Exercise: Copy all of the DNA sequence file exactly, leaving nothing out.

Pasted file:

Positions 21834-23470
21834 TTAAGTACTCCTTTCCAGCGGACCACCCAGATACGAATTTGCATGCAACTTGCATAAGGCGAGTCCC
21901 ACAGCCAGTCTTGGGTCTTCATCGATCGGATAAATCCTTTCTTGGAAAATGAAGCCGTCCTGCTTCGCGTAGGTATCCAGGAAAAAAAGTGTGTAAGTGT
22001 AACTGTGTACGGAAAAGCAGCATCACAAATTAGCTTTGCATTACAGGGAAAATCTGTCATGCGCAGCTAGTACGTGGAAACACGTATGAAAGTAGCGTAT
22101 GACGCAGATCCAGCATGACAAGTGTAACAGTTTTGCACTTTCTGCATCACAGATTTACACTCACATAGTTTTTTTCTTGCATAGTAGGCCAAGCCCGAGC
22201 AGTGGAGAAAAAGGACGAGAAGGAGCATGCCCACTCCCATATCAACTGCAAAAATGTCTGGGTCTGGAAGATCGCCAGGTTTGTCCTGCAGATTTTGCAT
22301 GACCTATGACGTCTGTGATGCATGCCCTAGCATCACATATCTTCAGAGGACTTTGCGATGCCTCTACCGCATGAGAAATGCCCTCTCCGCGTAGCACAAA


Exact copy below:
Positions 21834-23470
21834 TTAAGTACTCCTTTCCAGCGGACCACCCAGATACGAATTTGCATGCAACTTGCATAAGGCGAGTCCC
21901 ACAGCCAGTCTTGGGTCTTCATCGATCGGATAAATCCTTTCTTGGAAAATGAAGCCGTCCTGCTTCGCGTAGGTATCCAGGAAAAAAAGTGTGTAAGTGT
22001 AACTGTGTACGGAAAAGCAGCATCACAAATTAGCTTTGCATTACAGGGAAAATCTGTCATGCGCAGCTAGTACGTGGAAACACGTATGAAAGTAGCGTAT
22101 GACGCAGATCCAGCATGACAAGTGTAACAGTTTTGCACTTTCTGCATCACAGATTTACACTCACATAGTTTTTTTCTTGCATAGTAGGCCAAGCCCGAGC
22201 AGTGGAGAAAAAGGACGAGAAGGAGCATGCCCACTCCCATATCAACTGCAAAAATGTCTGGGTCTGGAAGATCGCCAGGTTTGTCCTGCAGATTTTGCAT
22301 GACCTATGACGTCTGTGATGCATGCCCTAGCATCACATATCTTCAGAGGACTTTGCGATGCCTCTACCGCATGAGAAATGCCCTCTCCGCGTAGCACAAA